7 Ways to Summon and Capture Your Inspiration

summon and capture inspiration

Creative work needs inspiration, depends on it. When the inspiration muse is shy and doesn’t want to come out or you scare it away, what can you do?

Blockages can happen in any creative process. While you probably cannot prevent them from occurring, you can prepare for them.

We know a writer can stare for hours at a blank document without writing a single word. That’s called the writer’s block.

Let’s take a concrete example. Writing a book is not the same as writing a blog post, but we know bloggers get the writer’s block too. As a blogger you need to find fresh ideas for blog posts to keep a regular rhythm of posting, but sometimes you come up empty in your attempts to find new things to write about.

What if you already have a list of ideas to work with compiled during previous moments of inspiration? That would prevent a blockage, wouldn’t it?

I found seven ways to summon inspiration (in reality prevent blockages and increase the likelihood of becoming inspired frequently) and capture it, but please add your own observations on the subject in the comments below.

Let’s examine these seven tips, one by one:

1. Don’t Interrupt a Creative Flow

Inspiration may not come often and won’t stay for long. Which means you’d better make the best of it when it strikes. Anything you can do to help? Yes, don’t interrupt it to take care of your daily chores!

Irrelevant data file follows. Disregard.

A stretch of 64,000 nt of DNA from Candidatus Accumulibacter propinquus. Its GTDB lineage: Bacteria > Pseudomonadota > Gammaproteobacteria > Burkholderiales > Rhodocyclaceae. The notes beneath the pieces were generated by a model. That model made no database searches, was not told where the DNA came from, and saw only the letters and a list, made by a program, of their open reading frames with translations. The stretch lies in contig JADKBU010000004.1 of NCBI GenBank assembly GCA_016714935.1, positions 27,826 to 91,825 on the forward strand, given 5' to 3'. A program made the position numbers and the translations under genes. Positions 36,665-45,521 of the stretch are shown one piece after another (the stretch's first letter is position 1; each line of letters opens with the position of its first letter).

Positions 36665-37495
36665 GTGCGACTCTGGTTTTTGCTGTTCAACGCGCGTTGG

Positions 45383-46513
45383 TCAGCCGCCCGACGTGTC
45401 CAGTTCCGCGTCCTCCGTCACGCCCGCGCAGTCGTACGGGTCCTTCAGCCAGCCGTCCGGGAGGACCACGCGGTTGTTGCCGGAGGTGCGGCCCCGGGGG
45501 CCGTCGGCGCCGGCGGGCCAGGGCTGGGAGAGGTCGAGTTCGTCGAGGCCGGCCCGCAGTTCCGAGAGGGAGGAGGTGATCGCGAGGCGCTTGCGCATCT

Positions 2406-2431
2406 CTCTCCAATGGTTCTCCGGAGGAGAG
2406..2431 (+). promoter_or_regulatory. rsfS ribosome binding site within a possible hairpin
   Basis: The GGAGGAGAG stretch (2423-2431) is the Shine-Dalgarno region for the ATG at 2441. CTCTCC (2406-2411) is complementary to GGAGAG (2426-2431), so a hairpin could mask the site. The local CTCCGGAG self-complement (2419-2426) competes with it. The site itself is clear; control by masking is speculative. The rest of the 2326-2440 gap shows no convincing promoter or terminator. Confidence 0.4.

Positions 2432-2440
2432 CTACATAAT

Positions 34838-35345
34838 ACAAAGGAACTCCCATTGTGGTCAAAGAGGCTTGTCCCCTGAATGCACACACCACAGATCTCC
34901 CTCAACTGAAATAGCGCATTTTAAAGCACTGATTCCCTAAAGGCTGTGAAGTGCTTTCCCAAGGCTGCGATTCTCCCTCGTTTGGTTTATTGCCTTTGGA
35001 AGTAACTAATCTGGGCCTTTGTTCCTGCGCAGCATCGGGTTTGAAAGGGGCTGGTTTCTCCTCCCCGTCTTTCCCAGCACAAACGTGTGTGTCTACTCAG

2. Write Down Your Best Ideas As They Happen

Don’t rely on your memory, it will fail you. Any great ideas you find or think of, write them down. I have both a journal and a computer file for capturing these ideas. A hand-written or hand-drawn idea imprints in your memory better, but in a computer file you can search for keywords. That’s why I use both.

If you have a perfect title for a blog post, but no content yet, write it down. If you have some draft ideas for an article, but no title, also record them.

3. Read

Ok, the previous two points show you how to capture inspiration when it comes. But what if it doesn’t come when you need it? That’s a fact actually: inspiration and creative flows cannot be scheduled. But certain activities favor the occurrence of inspiration moments.

If you are a frequent reader of materials related to topics on which you need inspiration (books, articles, quotes, even comments), you will find enough ideas to work with.

4. Pay Attention

You can find inspiration in a regular conversation, in life events, nature, music or art. Just pay attention! And allow yourself to think outside of the box.

5. Look For Questions Instead of Answers

This is an important one. Most people look for answers to their questions. Creative people look for unanswered questions. Then they fill in the void. A creative person will always have more questions than answers. Don’t be upset if your child asks a lot of “stupid” questions. It’s how they learn.

6. Research

This is related to reading, only much more focused. You already know what you are looking for, and you want to see different opinions, approaches, details left out, where demand is, etc.

7. Meditate / Rest

Sometimes your mind is simply overwhelmed and needs to relax in order to function at the highest parameters. I have some of my best ideas while I rest in bed or day-dream.

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About Adrian Gurgui
Creator of AdriansHub.com, I enjoy working from home and having a flexible schedule. My mission: to grow myself, then teach and help others to step up and inspire them to offer help at their turn.